Saturday, April 20, 1901

The bed breaking down during the night caused me to lose some sleep and it was quite early when we arose. After breakfast we thought we would wash our clothes before starting out if agreeable with the family. I approached the gentleman about it and he said that his folks were going to wash, so we did not bother. It was not long until we were on our way. While having prayers a man came along. We sold him a book before we separated. The medicine I had been taking was [not] working very good. My head was in a roar. Did not feel much like traveling. Wished several times that I was where I could lie down, but had to keep on going. At 1 p.m. we came to a Danishman’s place by the name of Bertelson. He found out we were Mormons and asked us in and gave us a fine dinner. I was having a hot fever yet it was no trouble to me. He said he used to know a Mormon family back in the old country. After talking for some time we came to the school house where we had a shave. Went to the post office. Several letters from different parties. Came back to the school house to fill our appointment. At 20 minutes to 9 we began. A nice crowd out. Elder Rogers spoke first about 10 minutes. I followed for some time upon the first principles. Appointed another meeting for Sunday at 3 p.m. Were invited home with Bro. Pederson. Good bed. No supper.

(To be continued)



  1. So different than how our missionaries serve today, and yet in many ways, so much more involved in the community. It was obviously a different time though, since very few people would invite anyone into their home for a meal, not to mention having them stay the night.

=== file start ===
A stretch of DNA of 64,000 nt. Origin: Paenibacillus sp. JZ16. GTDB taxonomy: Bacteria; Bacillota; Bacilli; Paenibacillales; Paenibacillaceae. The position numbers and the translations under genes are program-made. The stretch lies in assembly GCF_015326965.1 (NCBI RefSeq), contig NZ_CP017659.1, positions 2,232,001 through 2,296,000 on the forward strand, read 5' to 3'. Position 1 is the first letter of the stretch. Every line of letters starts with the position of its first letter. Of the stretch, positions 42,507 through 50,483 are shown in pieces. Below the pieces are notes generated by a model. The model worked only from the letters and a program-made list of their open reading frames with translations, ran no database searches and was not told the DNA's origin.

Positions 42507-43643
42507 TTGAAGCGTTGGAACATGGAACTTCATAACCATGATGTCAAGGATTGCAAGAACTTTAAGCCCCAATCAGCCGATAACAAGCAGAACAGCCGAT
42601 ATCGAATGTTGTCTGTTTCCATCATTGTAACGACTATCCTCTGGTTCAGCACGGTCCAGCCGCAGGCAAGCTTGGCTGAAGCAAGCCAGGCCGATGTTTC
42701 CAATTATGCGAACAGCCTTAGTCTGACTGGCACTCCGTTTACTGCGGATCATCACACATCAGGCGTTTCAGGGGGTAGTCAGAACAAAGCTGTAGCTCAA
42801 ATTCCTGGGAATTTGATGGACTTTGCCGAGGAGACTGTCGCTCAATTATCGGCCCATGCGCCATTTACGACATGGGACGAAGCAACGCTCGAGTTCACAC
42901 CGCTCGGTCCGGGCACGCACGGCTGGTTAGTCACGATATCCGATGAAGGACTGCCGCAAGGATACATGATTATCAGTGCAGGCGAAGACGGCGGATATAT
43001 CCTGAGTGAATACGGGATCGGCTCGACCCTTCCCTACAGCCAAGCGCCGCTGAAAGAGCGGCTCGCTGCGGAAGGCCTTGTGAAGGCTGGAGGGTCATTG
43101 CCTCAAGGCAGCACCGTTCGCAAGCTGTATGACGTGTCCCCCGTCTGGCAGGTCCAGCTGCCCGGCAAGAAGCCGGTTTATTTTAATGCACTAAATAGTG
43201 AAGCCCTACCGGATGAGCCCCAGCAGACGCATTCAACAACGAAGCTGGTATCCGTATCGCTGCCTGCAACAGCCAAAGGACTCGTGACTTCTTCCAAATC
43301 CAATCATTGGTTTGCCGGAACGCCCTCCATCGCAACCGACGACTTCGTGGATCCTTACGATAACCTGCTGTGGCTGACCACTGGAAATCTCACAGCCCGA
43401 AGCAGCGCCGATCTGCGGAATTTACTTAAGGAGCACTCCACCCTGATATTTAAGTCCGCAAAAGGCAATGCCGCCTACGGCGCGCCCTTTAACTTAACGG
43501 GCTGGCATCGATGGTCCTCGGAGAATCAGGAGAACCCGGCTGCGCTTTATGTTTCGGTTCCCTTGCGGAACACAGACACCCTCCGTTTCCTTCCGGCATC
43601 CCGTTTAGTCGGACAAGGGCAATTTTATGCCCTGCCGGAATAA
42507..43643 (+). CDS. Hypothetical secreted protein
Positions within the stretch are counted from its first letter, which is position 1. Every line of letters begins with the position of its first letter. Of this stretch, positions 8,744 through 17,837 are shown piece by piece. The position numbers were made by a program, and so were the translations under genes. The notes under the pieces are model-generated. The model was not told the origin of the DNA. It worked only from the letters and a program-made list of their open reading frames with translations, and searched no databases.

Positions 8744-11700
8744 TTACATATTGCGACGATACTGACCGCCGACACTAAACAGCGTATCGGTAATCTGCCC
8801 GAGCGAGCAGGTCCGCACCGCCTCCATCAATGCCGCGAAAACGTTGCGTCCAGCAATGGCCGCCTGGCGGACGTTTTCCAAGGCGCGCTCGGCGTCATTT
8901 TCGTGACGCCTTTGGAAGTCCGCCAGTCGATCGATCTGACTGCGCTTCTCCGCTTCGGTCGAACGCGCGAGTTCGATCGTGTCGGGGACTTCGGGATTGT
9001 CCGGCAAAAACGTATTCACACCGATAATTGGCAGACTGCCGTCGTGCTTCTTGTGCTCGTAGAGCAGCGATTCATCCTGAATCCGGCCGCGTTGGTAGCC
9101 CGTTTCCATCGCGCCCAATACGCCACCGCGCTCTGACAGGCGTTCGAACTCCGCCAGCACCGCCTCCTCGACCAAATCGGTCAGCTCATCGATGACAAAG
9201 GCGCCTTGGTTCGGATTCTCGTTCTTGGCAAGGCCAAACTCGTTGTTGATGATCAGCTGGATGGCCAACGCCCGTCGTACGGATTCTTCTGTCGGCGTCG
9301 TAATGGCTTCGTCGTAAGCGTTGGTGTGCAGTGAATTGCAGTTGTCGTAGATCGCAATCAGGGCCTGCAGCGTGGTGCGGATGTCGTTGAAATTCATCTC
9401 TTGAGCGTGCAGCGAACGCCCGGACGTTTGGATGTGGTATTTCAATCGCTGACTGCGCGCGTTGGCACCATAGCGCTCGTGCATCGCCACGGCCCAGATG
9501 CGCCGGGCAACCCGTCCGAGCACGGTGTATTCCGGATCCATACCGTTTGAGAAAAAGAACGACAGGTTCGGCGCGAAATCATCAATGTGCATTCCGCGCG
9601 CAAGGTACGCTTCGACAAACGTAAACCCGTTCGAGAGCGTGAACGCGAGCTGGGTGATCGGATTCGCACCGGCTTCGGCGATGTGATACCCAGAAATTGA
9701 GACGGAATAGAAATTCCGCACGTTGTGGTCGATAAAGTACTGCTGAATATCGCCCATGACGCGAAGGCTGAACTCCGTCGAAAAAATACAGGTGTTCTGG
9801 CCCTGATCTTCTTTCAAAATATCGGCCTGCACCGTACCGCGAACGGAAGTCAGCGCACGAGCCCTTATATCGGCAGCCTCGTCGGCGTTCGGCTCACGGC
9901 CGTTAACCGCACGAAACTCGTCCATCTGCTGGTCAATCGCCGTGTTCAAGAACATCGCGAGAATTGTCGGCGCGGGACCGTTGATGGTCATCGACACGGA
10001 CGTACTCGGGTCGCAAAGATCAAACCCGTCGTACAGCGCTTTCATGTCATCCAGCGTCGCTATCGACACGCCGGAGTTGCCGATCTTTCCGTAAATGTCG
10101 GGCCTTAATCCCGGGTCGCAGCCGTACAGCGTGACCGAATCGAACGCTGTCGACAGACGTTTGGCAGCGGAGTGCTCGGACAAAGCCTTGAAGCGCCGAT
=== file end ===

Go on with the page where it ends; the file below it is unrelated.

I like to think that I am one of those people who would invite them in, and as long as Scott, my husband, was here I would be willing to share a meal and one of the extra beds with someone who either we had some connection to, or we were asked to by someone we trusted. If Scott was gone, I don’t think I would let many people in, especially at this point, since I wouldn’t be able to do much for them, or to give an experience that would help much.

    I am lonely for company some times, especially since I don’t get out very much at all. So, it might be a nice adventure to have someone knew not just to talk with, but to get to know them and their beliefs.


    Comment by Julia — August 13, 2012 @ 5:00 am

  2. A quick question. I assume asking for hospitality means asking to stay the night. Where they expected to help or do service in return. It talks about helping with wood, but were there expected things from a person receiving hospitality?

    Comment by Julia — August 13, 2012 @ 5:14 am

  3. You’re right about the meaning of “hospitality” here, Julia. Doing chores was not an expected exchange — they were asking to be treated as guests, with the respect of clergymen, rather than tramps asking for a meal in exchange for labor. But once in a while Elder Jones does talk about chopping wood or picking cotton or doing other work. He doesn’t explain why; I think in some cases it is probably because he saw a need, and in other cases because they were asking for additional favors (to stay all day Sunday with a family, or to have their clothes washed), and in one case when they stayed several days with an LDS family, I think it was probably because they felt like members of the family and so pitched in just like everyone in the family did.

    Comment by Ardis E. Parshall — August 13, 2012 @ 8:27 am

  4. It seems he’s judging his success by the number of times he shares the Gospel (conversations, tracts, etc.) rather than the emphasis on baptisms that existed in my mission in the mid-90’s.

    Comment by The Other Clark — August 13, 2012 @ 10:36 pm